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    Well - JackieS did it, and I enjoy blogging, so I thought I'd keep things going.

    I finished the course about six weeks ago (seems longer), although I had been doing some work over the summer helping one of our lecturers with a research project.

    Since finishing, it's been busy! I've had to apply for full CSP membership (gained - I have the shiny badge from Jackie's avatar) and have just got my HPC membership through. This is particularly important as most jobs require it before they'll even consider you.

    I've joined the mailing list for one of the main NHS job sites, but so far nearly all of them have been at a higher band than me (i.e. 6, 7 or 8) or if they are band 5 then they're miles away. There's only been two nearby, and one was only for 12 months. The other was at King's (which would be great) but they needed HPC registration, which I didn't have then. Would've been good if it came up now!

    In the meantime I'm doing peer tutoring, teaching anatomy in the dissection room (really interetsing, and it's making a lot more sense to me than first time through) and in clinical cubicles - for practical skills. I think the physios particularly appreciate having some physio input, as it's usually all medics. There's a few of my classmates doing anatomy and clinical skills teaching, so it's fun to see old friends.

    Since I'm in, the guys in the year below see me and I get to have a catch up with them too. It's odd seeing them doing the same assignments that we had last year. The new first years seem great, and it's fun to hear of the new second years as they go on their first placement.

    Things are quiet for Crimbo, but I'm lining up some more work helping out on another research project. I'll hopefully get work not too long into the new year, but I want to make sure my CV looks like I've been doing something good with my time.
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    Question: i'm qualifying a year behind you, but ive not bern told to get HPC membership. In nursing we apply for jobs 6-3months before qualification also, and can start any time after finishing the course working as a band 3/4 and when our NMC pin comes through we work as a band 5 which tends to be 2-6weeks after the uni sends off our sign off stuff.

    How does this mean as a NQ physio you need extra memberships, and the job market is different?
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    I'd be interested to learn more about this too.... several people in the year above me said in the summer that they already had job offers, and this was 2/3 months before the official end of the course.
    I was also hoping to start to apply for jobs before the end of my course too, I really can't afford to have several months after finishing uni not working, as I am totally skint already!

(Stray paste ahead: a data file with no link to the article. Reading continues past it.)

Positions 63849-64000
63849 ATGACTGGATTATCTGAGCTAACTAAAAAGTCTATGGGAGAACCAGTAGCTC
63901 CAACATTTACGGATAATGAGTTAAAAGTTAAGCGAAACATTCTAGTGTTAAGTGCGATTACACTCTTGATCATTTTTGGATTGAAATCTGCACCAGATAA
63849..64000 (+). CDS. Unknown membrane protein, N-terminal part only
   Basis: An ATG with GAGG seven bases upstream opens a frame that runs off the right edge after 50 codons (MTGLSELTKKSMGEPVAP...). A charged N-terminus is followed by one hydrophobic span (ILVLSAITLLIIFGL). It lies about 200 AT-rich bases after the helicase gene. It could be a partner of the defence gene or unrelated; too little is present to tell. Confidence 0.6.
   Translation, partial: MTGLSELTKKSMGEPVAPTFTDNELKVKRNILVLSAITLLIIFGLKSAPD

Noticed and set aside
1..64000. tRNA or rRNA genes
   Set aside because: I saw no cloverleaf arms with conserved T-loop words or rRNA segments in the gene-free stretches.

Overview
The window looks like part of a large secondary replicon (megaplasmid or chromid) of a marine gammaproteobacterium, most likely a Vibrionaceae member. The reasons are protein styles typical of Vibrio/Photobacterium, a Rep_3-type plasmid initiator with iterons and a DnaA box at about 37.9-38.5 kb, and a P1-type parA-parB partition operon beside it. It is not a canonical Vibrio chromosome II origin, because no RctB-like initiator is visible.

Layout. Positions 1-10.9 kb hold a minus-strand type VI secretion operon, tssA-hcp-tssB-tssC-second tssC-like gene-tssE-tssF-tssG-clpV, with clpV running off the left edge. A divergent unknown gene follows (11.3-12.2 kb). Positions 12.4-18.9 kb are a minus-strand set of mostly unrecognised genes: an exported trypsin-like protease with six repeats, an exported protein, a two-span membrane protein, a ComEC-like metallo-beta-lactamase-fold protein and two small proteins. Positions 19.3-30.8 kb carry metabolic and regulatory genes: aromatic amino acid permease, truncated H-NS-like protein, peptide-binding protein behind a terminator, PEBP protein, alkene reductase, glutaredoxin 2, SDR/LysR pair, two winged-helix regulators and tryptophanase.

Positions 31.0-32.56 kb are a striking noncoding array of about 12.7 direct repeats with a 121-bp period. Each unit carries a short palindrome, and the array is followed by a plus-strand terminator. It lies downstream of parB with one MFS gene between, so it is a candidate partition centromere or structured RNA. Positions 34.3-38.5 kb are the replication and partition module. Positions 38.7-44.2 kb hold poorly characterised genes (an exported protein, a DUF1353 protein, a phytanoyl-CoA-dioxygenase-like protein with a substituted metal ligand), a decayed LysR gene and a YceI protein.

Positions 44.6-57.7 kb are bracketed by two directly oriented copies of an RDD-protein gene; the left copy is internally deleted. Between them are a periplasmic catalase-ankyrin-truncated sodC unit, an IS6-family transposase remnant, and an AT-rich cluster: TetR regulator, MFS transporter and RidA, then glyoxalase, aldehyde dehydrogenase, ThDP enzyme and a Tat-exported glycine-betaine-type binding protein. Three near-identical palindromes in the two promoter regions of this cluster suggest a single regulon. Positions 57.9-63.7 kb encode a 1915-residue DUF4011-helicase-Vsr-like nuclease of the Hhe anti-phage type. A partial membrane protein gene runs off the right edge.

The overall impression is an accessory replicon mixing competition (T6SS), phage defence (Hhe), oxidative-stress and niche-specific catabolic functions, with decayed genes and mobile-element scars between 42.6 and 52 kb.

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    (Original post by Subcutaneous)
    Question: i'm qualifying a year behind you, but ive not bern told to get HPC membership. In nursing we apply for jobs 6-3months before qualification also, and can start any time after finishing the course working as a band 3/4 and when our NMC pin comes through we work as a band 5 which tends to be 2-6weeks after the uni sends off our sign off stuff.

    How does this mean as a NQ physio you need extra memberships, and the job market is different?
    The registration process for nursing is different to Physio - the HPC registers allied health professionals only and you can only apply for registration once you have completed your degree.

    DJK - its very unusal to get job offers before you graduate but it can be done and the trusts usually hold the jobs until your HPC registration comes through s it is in your best interests to apply for jobs anyway. However often many of the more popular teaching trusts will ask for HPC registration before they will consider your application as this acts another method with which they can filter their hundreds of applications for band 5 jobs.
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    Thanks Jackie

    Some of my year had jobs lined up but they were overseas. I guess it's possible that outside of the big hospitals it might be more likely to get a job without holding HPC registration.
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    (Original post by iainmacn)
    Thanks Jackie

    Some of my year had jobs lined up but they were overseas. I guess it's possible that outside of the big hospitals it might be more likely to get a job without holding HPC registration.
    No it isn't, I'm afraid. If you don't have your HPC and you're not sleeping with the chairman of the selection board then your application is bound for the reject pile.

    My current job had over 1500 applicants for 14 posts. Any application which didn't meet ALL of the basic requirements was immediately discarded. So if they want HPC as a minimum, then you need to have HPC or you're just wasting your time and theirs.
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    I was more thinking that they might be less likely to have it as a minimum requirement.

    I can't say I've looked at every single band 5 job to come up in detail, but I didn't see HPC being mentioned on a couple of the smaller ones. doesn't mean it wasn't a requirement though.
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    I know that some of the people on my course who got jobs bfeore graduating were at fairly decent sized hospitals around south-east England.